$$ = -\sum_{n=0}^{\infty}(\psi(n+1)+\gamma)\int_{0}^{1}z^n\ln^3(z)dz = \frac{1}{4}\sum_{n=0}^{\infty}\frac{\psi(n+1)+\gamma}{(n+1)^4}. $$

$$ I= \frac{1}{4}\sum_{n=1}^{\infty}\frac{\psi(n)}{n^4}+\frac{\gamma}{4}\zeta(4)\sim 0.02413779000 \longrightarrow (**). $$

You can use the identity $ H_{n-1}=\psi(n)+\gamma $, where $H_n$ are the harmonic numbers, to write the result as

$$ I=\frac{1}{4}\sum_{n=1}^{\infty}\frac{H_{n-1}}{n^4} \longrightarrow (***). $$

Other forms for the solution 2: We can have the following form for the solution

$$ I=\frac{1}{16}\sum_{n=1}^{\infty}\frac{H^2_{n}}{n^3}+\frac{1}{16}\sum_{n=1}^{\infty}\frac{\psi'(n+1)}{n^3}-\frac{1}{16}\zeta(2)\zeta(3)\longrightarrow (****). $$

Note 1: we used the power series expansion of the function $ \frac{\ln(1-z)}{1-z}, $

$$\frac{\ln(1-z)}{1-z}= -\sum _{n=0}^{\infty } \left( \psi \left( n+1 \right) + \gamma \right){x}^{n}=-\sum _{n=0}^{\infty } H_{n}{x}^{n}. $$

Note 2: Try to tackle integral $(1)$ using the technique used in solving your previous question.

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  • $\begingroup$ Thx for the answering ! I think since there are a lots of zeta involves. Maybe we use the series at the start? :) $\endgroup$
    – Ryan
    Feb 1, 2013 at 23:40
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    $\begingroup$ @Ryan:You are welcome. Note that, you can get different forms of solutions for this integral. $\endgroup$ Feb 2, 2013 at 3:11
  • $\begingroup$ :You may hav a look at this question too :) math.stackexchange.com/questions/291850/… $\endgroup$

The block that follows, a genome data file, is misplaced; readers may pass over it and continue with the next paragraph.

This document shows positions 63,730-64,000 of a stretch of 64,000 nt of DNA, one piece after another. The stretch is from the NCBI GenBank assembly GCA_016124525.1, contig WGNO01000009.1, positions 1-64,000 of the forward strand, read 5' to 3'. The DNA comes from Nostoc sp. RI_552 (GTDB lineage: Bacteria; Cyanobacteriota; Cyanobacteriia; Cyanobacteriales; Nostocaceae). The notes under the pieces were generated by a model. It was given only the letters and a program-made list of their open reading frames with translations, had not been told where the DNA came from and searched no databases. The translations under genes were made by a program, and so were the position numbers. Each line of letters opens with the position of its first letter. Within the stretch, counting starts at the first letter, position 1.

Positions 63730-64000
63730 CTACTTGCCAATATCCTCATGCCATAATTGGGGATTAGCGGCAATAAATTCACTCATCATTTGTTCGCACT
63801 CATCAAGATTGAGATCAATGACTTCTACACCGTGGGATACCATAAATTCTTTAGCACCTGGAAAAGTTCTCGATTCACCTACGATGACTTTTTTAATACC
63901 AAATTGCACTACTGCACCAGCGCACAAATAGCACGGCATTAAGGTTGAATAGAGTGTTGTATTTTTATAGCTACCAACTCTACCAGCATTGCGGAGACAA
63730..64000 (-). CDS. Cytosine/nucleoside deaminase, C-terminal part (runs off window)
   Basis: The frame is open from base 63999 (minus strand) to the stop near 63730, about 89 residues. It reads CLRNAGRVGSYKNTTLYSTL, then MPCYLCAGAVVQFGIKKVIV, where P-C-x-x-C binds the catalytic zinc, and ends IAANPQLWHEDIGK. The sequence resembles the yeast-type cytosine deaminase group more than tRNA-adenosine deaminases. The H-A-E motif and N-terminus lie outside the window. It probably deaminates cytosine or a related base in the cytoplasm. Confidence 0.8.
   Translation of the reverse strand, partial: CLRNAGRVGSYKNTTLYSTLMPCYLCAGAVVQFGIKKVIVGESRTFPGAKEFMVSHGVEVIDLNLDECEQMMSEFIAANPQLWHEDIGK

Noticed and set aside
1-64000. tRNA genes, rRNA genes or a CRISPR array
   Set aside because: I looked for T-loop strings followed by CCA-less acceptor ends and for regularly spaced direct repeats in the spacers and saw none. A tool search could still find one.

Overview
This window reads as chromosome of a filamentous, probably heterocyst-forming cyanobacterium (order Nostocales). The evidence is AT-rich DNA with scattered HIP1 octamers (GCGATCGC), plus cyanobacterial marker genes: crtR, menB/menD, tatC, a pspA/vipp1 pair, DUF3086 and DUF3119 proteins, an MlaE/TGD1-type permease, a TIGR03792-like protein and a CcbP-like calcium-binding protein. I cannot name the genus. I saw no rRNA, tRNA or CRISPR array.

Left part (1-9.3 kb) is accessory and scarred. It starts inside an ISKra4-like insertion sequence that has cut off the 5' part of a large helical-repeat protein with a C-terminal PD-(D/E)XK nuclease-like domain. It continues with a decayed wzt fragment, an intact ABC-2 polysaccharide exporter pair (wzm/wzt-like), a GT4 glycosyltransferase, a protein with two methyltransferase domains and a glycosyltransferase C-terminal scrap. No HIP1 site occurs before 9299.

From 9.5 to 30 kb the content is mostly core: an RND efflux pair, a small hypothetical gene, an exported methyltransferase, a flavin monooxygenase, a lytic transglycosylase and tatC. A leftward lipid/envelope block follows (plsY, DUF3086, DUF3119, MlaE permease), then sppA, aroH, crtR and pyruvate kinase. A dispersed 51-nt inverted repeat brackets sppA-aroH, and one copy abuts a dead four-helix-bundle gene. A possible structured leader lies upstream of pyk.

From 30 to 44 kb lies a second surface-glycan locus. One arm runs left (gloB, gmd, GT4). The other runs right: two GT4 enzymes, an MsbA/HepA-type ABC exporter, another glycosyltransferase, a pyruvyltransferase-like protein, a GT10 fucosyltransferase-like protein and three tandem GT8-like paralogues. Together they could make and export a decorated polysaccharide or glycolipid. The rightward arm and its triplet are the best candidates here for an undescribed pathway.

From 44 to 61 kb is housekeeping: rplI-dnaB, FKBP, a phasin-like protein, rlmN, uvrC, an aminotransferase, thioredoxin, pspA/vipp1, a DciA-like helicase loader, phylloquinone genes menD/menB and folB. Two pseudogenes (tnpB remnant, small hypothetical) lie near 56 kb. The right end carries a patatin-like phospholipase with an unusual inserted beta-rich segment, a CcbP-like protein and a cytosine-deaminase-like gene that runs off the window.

– Ryan
    Feb 2, 2013 at 14:26
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    $\begingroup$ @MhenniBenghorbal Nice and concise! (+1) $\endgroup$ May 28, 2013 at 19:12
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    $\begingroup$ @MhenniBenghorbal, how exactly did you take the beta function limit (excellent answer, by the way)? $\endgroup$
    – Meow
    Dec 9, 2013 at 18:16
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Here is another way to solve the integral. Let $$ \mathcal{I}=\int_0^{\Large\frac\pi2}\frac{\ln^2(\cos x)\ln^2(\sin x)}{\cos x\sin x}\ dx. $$ Multiplying $\,\mathcal{I}\,$ by $\,\dfrac{2\sin x\cos x}{2\sin x\cos x}\,$ and setting $\,t=\sin^2x\,$ yield \begin{align} \frac1{32}\int_0^1\frac{\ln^2(1-t)\ln^2t}{(1-t)\ t}\ dt&=\frac1{32}\left[\int_0^1\frac{\ln^2(1-t)\ln^2t}{t}\ dt+\color{blue}{\underbrace{\color{black}{\int_0^1\frac{\ln^2(1-t)\ln^2t}{1-t}\ dt}}_{\color{red}{x\ \mapsto\ 1-x}}}\right]\\ &=\frac1{16}\int_0^1\frac{\ln^2(1-t)\ln^2t}{t}\ dt. \end{align} The latter integral can be evaluated using IBP by setting $$u=\ln^2(1-t)\ \color{red}{\Rightarrow}\ du=-\dfrac{2\ln(1-t)}{1-t}\quad \text{and}\quad dv=\dfrac{\ln^2t}{t}\ dt\ \color{red}{\Rightarrow}\ v=\dfrac13\ln^3t.$$ Hence \begin{align} \frac1{16}\int_0^1\frac{\ln^2(1-t)\ln^2t}{t}\ dt&=\frac1{16}\left[\left.\frac13\ln^3t\ln^2(1-t)\right|_{t=0}^1+\frac23\int_0^1\frac{\ln(1-t)\ln^3t}{1-t}\ dt\right]\\ &=\frac1{24}\int_0^1\frac{\ln(1-t)\ln^3t}{1-t}\ dt. \end{align} The latter integral has been evaluated in my other answer (click the link below). \begin{align} \color{blue}{\int\frac{\ln^3x\ln (1-x)}{1-x}\ dx}=&\ -\mathbf{H}_{1}(x)\ln^3x+\operatorname{Li}_2(x)\ln^3x+3\,\mathbf{H}_{2}(x)\ln^2x-3\operatorname{Li}_3(x)\ln^2x\\&\ -6\,\mathbf{H}_{3}(x)\ln x+6\operatorname{Li}_4(x)\ln x+6\,\mathbf{H}_{4}(x)-6\operatorname{Li}_5(x), \end{align} where $\displaystyle\mathbf{H}_{k}(x)=\sum_{n=0}^\infty\frac{H_nx^n}{n^k}$ and $$ \mathbf{H}_{k}(1)=\frac{(k+2)}2\zeta(k+1)-\frac12\sum_{m=1}^{k-2}\zeta(k-m)\zeta(m+1)\quad;\quad\text{for}\ k\in\mathbb{Z}\ge2. $$